Activist, lawyer groups map Brazil election violence

Liberal activist groups and a collective of human rights lawyers are mapping politically-motivated murders and other attacks in Brazil, blaming leading, far-right candidate Jair Bolsonaro's incendiary statements for the violence

Sao PauloBrazil – Liberal activist groups and a collective of human rights lawyers are mapping politically-motivated murders and other attacks in Brazil, blaming leading, far-right candidate Jair Bolsonaro’s incendiary statements for the violence.

Sociologist and publisher Haroldo Ceravolo has pinpointed 120 reported attacks, including four murders, on his political violence map since the start of October.

The cases include political vandalism, such as several accounts of swastikas painted on buildings.

The mapping “shows a very bad situation, a very big repertoire of violent acts, whether symbolic or real, physical, occurring across the country and related to the discourse of hate of Bolsonaro,” he told AFP.

Bolsonaro is favored to win the October 28 presidential polls.

Human rights lawyers in Sao Paulo meanwhile launched a website on Friday where victims can report attacks and receive legal and psychological support.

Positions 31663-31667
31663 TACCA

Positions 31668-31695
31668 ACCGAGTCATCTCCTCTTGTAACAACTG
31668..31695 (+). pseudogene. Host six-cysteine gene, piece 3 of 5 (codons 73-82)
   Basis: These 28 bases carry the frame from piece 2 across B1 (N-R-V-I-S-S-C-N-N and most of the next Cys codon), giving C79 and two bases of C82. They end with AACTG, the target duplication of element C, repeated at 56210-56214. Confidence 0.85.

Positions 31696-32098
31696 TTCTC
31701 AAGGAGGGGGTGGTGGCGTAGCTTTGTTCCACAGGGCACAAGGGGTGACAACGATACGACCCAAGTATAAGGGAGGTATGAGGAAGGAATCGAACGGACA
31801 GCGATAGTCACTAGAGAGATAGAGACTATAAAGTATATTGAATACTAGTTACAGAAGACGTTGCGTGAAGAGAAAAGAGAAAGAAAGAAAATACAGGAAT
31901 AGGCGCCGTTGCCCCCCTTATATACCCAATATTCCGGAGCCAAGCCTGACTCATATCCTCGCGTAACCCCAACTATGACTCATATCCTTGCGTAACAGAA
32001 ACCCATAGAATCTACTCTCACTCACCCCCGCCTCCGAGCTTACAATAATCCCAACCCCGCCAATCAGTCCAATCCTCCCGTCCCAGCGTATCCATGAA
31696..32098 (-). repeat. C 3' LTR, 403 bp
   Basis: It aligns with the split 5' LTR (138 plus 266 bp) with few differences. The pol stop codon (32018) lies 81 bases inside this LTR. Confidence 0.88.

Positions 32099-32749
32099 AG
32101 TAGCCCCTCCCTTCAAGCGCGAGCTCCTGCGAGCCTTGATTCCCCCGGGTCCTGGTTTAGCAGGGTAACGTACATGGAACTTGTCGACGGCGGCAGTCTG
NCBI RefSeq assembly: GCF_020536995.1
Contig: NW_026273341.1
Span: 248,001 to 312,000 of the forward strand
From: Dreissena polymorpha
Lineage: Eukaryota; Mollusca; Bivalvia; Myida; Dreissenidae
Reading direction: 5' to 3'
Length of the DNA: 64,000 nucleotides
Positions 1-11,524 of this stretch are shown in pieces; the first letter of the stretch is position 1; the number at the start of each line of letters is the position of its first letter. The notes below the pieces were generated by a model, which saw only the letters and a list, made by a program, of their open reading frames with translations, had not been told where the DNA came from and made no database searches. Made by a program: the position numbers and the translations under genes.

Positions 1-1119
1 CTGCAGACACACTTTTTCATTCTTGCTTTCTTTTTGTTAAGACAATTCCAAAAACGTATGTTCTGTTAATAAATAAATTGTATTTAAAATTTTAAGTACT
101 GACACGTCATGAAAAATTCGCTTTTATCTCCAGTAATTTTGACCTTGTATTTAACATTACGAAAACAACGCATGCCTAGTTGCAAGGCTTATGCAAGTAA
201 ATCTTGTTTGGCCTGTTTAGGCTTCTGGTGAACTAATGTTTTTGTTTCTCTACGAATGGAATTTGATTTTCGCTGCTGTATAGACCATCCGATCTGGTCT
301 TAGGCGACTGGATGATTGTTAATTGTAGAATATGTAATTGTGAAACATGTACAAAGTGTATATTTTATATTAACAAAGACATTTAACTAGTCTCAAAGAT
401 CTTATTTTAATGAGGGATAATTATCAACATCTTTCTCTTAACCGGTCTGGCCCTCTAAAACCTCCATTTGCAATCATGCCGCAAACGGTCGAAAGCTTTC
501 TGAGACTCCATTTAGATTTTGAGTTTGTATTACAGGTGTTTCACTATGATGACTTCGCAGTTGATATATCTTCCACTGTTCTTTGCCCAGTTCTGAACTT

“We can take these cases to international forums, especially the Inter-American Commission of Human Rights, which already expressed concern with what is happening in Brazil,” said Renan Quinalha, a law lecturer and former official at the state-level commission of inquiry into the military dictatorship.

Meanwhile, the freedom of information group Open Knowledge has entered information on around 60 attacks on people into a database called Victims of Intolerance.

The overwhelming majority points to culprits who explicitly link their support of Bolsonaro to their acts.

Both databases use media reports as their main source and don’t independently verify the cases. But they say the results indicate a worrying trend in society.

“We aren’t living the democracy party, as Brazilians like to say. We are living almost barbarism,” said Eduardo Cuducos, who runs the Victims of Intolerance database.

The latest polls suggest Bolsonaro has 59 percent voter support, against his leftist rival Fernando Haddad’s 41 percent.

The country would feel the effects beyond the vote, said rights lawyer Quinalha.

“This is something that tends to continue, a polarization that is happening in Brazil today with extreme violence and won’t end after October 28, because this culture of violence, of naturalizing violence that is prevailing will leave very deep roots,” he said.

jcm/rmb

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